Tea Party followers are hypersensitive to perceived threats to our liberty from the federal government. One such threat that has reared its ugly head is the Department of Education’s Common Core Curriculum.
On its face, the Common Core Curriculum sounds productive. It is just that, a broad standard curriculum for Mathematics, English Language Arts & Literacy in History/Social Studies, Science, and Technical Subjects. These two broad areas of education are the foundation of all education system in America.
The Mission Statement is quite innocuous:
The Common Core State Standards provide a consistent, clear understanding of what students are expected to learn, so teachers and parents know what they need to do to help them. The standards are designed to be robust and relevant to the real world, reflecting the knowledge and skills that our young people need for success in college and careers. With American students fully prepared for the future, our communities will be best positioned to compete successfully in the global economy.
Sounds innocent enough but the possibilities for abuse are endless. First and foremost, education in the United States has traditionally been the province of states and localities. Generally, local school boards with guidance from their states oversee education at all levels in elementary and secondary schools.
However with the advent of the Department of Education the federal government has increasingly interposed itself into this area. Using the carrot of federal funding, the government has imposed a series of federal mandates on local school.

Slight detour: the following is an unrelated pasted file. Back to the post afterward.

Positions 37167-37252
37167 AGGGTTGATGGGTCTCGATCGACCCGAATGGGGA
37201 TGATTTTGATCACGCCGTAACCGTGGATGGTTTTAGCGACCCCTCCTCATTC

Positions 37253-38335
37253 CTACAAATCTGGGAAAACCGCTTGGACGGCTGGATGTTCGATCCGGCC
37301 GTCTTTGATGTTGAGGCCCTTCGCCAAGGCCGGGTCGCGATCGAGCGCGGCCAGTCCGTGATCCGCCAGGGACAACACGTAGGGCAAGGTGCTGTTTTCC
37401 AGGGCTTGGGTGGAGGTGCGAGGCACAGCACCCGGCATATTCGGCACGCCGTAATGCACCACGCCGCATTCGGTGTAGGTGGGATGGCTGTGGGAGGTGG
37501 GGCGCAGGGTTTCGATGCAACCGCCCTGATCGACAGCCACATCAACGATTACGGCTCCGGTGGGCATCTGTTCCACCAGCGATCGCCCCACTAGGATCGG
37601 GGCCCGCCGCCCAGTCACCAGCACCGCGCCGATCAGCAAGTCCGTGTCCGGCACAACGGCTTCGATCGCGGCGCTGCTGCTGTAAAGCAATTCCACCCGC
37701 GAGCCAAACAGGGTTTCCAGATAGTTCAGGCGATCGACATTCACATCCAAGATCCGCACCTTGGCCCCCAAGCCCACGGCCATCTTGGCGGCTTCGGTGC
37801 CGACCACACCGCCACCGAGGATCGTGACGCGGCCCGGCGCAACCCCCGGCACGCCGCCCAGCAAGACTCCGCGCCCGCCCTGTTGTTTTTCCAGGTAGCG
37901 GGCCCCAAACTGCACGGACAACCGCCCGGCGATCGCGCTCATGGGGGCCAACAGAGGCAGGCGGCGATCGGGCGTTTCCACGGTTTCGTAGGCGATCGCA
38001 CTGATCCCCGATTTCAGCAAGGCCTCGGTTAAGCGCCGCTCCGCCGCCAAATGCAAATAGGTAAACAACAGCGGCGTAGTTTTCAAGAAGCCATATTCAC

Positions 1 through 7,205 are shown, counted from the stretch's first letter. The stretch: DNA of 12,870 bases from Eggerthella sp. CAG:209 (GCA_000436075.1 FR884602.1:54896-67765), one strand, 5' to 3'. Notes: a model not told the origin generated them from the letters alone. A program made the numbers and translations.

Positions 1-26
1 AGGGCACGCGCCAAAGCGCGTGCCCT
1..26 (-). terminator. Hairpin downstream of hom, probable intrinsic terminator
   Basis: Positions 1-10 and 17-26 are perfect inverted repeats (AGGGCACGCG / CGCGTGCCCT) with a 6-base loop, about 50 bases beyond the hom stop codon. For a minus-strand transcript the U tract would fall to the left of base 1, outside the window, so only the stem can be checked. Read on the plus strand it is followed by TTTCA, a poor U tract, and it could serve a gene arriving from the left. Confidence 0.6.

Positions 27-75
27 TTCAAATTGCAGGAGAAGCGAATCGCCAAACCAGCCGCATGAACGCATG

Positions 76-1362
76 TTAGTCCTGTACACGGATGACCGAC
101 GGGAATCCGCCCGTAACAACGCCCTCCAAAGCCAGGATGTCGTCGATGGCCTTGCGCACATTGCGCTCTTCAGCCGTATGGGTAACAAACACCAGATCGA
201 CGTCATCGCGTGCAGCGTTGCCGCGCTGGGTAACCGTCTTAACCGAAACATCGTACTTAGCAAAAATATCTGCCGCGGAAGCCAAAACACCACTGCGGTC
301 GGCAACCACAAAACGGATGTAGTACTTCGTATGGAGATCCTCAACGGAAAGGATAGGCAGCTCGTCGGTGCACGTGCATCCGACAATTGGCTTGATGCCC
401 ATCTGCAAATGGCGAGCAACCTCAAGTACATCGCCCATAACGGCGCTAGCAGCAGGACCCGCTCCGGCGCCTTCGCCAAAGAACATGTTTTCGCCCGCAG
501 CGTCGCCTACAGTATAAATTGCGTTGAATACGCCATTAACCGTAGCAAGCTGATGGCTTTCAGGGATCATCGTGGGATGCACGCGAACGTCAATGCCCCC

Unfortunately, the lure of federal dollars is just to difficult to pass up and almost all school districts in the United States have been hooked.Social conservatives have never liked that kind of incentive game, especially when it’s connected to a Democratic president.
GOP Rep. Rob Bishop, whose Utah district is ground zero for the anti-Common Core movement, called the Common Core a “hook” from which the state could never extricate itself.
According to its critics, the most nefarious consequence of Common Core is a data collection program that’s part of the American Recovery and Reinvestment Act (the stimulus). The idea is to better track student demographic and achievement data to figure out what’s working and what’s not, and respond accordingly.
Heather Patenaude, a writer at the anti-core site Truth in Education synthesized the movement’s fears:
There will be a massive data tracking system on each child with over 400 points of information collected. This information can be shared among organizations and companies and parents don’t have to be informed about what data is being collecting. They will collect information such as: your child’s academic records, health care history, disciplinary record, family income range, family voting status, and religious affiliation, to name a few. Big brother will be watching your child from preschool till college (P20 Longitudinal Data System). You, the parent, are UNABLE to opt your child out of this tracking system.
Lawmakers in 18 states have considered legislation to block the implementation of the curriculum standards. Five—Alaska, Minnesota, Nebraska, Texas, and Virginia—have successfully rejected or partially rejected Common Core. Virginia Gov. Bob McDonnell reiterated his opposition to Common Core in late March, just one week after Texas Gov. Rick Perry went on Beck’s program to denounce it.
On the most basic level, the fight over Common Core is same fight parents and policymakers have been waging over public education for the last century, centering on two basic questions: What is the appropriate level of federal involvement in local schooling? And if we did settle on an umbrella curriculum, what should it actually look like? Education reformer Diane Ravitch, for one, opposes Common Core on the grounds that, while there should be a set of national education tenets, she believes “such standards should be voluntary, not imposed by the federal government.”